be required for these records and reports.
(b) Reports to the state superintendent.-See that the county
superintendent prepares all reports to the state superintendent
that may be required by law or by rules and regulations of the
state board, using therefore such forms and blanks as may be
prescribed by the state board; provided, that these reports and
such other reports as shall be required or authorized in the
school code shall be the only reports required to be filed with
state officials or agencies; see that all such reports are promptly
transmitted to the state superintendent; to withhold the further
payment of salary to the county superintendent when notified
by the state superintendent that he has failed to file any report
within the time or in the manner prescribed; and to continue
to withhold the salary until the county board is notified by the
state superintendent that said report has been received and
accepted; provided, that when any report has not been received
by the date due and after due notice has been given to the
county board of that fact, the state superintendent, if he deems
it necessary, may require the report to be prepared by a member
of his staff, and the county board shall pay all expenses con-
nected therewith. Any member of the county board who shall
be responsible for the violation of this provision shall be subject
to suspension and removal.
234.23 Report forms and procedure.-Each county board shall
prescribe such forms and reporting procedure on the part of school
bus drivers, school principals, and transportation supervisors as
are necessary to supplement forms and procedure prescribed by
the state board and state superintendent (1) to obtain an adequate
accounting of transportation costs; (2) to determine adequate









information concerning need for transportation; (3) to determine
observance of law and regulations of the state board relating to
transportation; (4) to properly map and designate all transporta-
tion routes and nontransportation zones. Each county board shall
require to be kept records prescribed by the state board concern-
ing transportation and shall submit such reports and maps to the
state superintendent concerning transportation as are authorized
by law or prescribed by the state board.
D. RESPONSIBILITIES OF THE COUNTY SUPERINTENDENT
230.33(14) RECORDS AND REPORTS.-Recommend such rec-
ords as should be kept in addition to those prescribed by regula-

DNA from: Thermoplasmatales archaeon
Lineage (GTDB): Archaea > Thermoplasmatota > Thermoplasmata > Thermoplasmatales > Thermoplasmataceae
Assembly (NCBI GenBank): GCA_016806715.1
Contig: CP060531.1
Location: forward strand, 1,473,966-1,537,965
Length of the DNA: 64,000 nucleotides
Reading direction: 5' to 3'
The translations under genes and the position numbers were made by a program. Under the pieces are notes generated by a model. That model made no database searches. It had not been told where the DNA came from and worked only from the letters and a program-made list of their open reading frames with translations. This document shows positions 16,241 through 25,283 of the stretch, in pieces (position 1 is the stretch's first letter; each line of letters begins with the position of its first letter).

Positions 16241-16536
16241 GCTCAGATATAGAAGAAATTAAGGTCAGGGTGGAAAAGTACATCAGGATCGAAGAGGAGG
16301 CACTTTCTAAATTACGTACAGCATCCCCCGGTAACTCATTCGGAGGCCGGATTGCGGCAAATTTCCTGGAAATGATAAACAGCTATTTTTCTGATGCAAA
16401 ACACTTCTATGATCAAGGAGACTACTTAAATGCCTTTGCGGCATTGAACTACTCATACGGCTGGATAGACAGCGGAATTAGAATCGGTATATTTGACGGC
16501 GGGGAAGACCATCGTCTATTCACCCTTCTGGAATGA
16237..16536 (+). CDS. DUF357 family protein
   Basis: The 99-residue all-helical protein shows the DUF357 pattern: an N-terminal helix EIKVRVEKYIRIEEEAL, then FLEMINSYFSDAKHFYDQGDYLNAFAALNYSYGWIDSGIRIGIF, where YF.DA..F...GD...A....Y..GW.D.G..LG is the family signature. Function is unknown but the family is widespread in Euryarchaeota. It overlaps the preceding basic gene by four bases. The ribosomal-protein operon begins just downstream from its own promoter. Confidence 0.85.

tions of the state board or by the state superintendent; prepare
forms for keeping such records as are approved by the county
board; see that such records are properly kept, and make all reports
that are needed or required, as follows:
(a) Forms, blanks, and reports.-See that all members of the
administrative and instructional staff, attendance assistants, bus
drivers, and other employees keep accurately all records and
make promptly in proper form all reports required by the school
code or by regulations of the state board, such records and reports
to be kept on forms and blanks authorized by the state board
and provided by the state superintendent, or, if such forms and
blanks are not provided, prepare necessary forms and blanks for
these records and reports; recommend the keeping of such
additional records and the making of such additional reports as
may be deemed necessary to provide data essential for the opera-
tion of the school system, and prepare such forms and blanks as
may be required and see that these records and reports are
properly prepared.
(b) Reports to the state superintendent.-Prepare for the ap-
proval of the county board all reports that may be required by
law or by rules and regulations of the state board to be made
to the state superintendent, using therefore such forms and blanks
as may be prescribed by the state board, and to transmit
promptly all such reports, when approved, to the state superin-
tendent, as required by law; provided, that if any such reports
are not transmitted at the time and in the manner prescribed
by law or by state board regulations the salary of the county
superintendent shall be withheld until such report has been
properly submitted. Unless otherwise provided by regulations of
the state board, the annual report on attendance and personnel
shall be due on or before July first, and the annual school
budget and the report on finance shall be due on or before
August first of each year.
E. RESPONSIBILITIES OF THE SCHOOL BUS DRIVER
232.22(5) BUS DRIVER'S REPORTS.-Drivers of school buses
shall make such reports to principals and county superintendents
from time to time as may be required by the county board, or by
regulations of the state board ....
234.21 Responsibility of school bus drivers.-Each school bus driver
shall keep such records and make such reports and shall perform
such duties as are required by law or by regulations of the state
board or the county board.
F. RESPONSIBILITY OF SCHOOL PERSONNEL